Though some U.S. and British military analysts doubt that ISIS pilots would be a credible match for highly-trained American, British, or Saudi aviators, ISIS commanders could still wreak havoc in some areas with the use of even a single operational, armed fighter aircraft. Observers report that the ISIS pilots-in-training have already flown numerous practice missions, and the aircraft being used are Russian-made MiGs—two apparently captured in northern Syria, the third captured at a forward location inside northwestern Iraq.

Meanwhile, the coalition of nations—eight total—continue to target ISIS positions each day. After ten days of heavy combat in the area around Kobani, the U.S. began targeting ISIS forces along the Turkish border in an effort to thwart a possible ISIS victory in one of the last strongholds of Kurdish strength. For weeks, ISIS has been attempting to solidify and consolidate its gains in northern Syria. Kurdish fighters have battled with ISIS in scores of locations, but the fighting around Kobani has been extreme. Days ago it appeared that ISIS might overrun the city completely, but U.S.-led airpower unleashed heavy bombing on ISIS personnel, damaging or destroying tanks, SUVs, artillery pieces, and personnel carriers. Beginning Thursday, reports were emerging from Kobani that many ISIS units were in retreat from the key northern city.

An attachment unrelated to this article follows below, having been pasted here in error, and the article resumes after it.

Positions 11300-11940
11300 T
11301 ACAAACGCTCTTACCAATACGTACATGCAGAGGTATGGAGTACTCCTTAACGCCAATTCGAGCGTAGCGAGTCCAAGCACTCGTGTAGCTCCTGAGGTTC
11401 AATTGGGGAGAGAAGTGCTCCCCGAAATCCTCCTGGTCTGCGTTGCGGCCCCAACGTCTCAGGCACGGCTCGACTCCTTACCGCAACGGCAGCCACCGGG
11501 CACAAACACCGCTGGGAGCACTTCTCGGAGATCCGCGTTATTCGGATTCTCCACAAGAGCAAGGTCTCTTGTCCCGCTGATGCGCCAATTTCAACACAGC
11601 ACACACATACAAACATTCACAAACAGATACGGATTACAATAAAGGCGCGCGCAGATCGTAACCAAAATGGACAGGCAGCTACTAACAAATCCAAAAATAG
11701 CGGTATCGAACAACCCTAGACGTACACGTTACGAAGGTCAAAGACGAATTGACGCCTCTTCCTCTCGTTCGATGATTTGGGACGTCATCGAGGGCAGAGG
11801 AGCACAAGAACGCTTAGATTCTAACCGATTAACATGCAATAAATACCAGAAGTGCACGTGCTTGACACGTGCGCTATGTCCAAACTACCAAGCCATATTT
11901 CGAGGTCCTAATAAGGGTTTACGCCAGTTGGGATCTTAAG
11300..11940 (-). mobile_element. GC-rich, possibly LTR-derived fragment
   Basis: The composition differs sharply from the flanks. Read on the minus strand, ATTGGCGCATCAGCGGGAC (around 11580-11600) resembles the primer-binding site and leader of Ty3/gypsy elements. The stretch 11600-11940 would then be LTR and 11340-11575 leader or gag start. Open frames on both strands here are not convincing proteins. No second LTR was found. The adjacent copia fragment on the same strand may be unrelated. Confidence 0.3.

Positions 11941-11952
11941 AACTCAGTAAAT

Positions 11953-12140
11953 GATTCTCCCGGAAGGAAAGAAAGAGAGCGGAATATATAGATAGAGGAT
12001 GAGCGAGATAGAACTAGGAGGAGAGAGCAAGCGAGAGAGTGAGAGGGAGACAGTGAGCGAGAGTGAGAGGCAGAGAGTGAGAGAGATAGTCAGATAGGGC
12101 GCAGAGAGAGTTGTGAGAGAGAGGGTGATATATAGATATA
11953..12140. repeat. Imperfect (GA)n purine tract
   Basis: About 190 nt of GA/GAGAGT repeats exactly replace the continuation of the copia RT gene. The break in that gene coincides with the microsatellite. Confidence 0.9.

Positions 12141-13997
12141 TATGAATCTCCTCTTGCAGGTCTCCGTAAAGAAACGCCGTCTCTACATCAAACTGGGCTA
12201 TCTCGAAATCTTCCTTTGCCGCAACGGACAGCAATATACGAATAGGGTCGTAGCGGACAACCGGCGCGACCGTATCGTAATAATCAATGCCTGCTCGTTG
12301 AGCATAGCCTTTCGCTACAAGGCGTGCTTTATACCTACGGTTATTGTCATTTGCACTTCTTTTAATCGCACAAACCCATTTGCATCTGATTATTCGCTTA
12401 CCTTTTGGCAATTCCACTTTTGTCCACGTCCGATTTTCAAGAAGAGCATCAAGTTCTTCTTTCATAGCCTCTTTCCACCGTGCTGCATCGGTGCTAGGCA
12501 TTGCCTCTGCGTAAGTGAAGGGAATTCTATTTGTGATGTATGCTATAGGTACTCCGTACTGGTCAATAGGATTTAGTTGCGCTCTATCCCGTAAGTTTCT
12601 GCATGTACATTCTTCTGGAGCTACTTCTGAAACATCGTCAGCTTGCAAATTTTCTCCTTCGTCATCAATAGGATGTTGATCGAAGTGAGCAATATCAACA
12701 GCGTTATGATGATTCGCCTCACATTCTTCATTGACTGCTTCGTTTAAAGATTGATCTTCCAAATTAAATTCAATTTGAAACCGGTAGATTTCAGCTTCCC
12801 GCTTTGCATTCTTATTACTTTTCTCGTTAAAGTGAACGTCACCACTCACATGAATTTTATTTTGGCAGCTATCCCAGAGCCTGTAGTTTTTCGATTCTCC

For weeks, thousands of Kurds and other ethnic and religious minorities had been crossing the border into Turkey to seek refuge from the carnage. ISIS militants were executing hundreds of civilians in their path, and forcing thousands of others to renounce their religious beliefs and embrace the ISIS doctrine of Islamic radicalism. Fear of ISIS violence and retribution caused a surge of people feeling towns and cities in northern Syria. Tens of thousands of Kurds, Yezidis and others have crowded into refugee camps inside Turkey. But on the Turkish side of the border, thousands of Kurdish men were seeking to enter Syria in order to join the fight, but for weeks Turkish security and Army troops have discouraged more people entering the battlefield.

The proximity of the fighting to the Turkish border (sometimes only a few hundred yards away) ultimately led Turkey—which had, because of internal political pressure, been undecided on whether to join the coalition fighting ISIS—to join with the United States, Britain, and other Arab nations.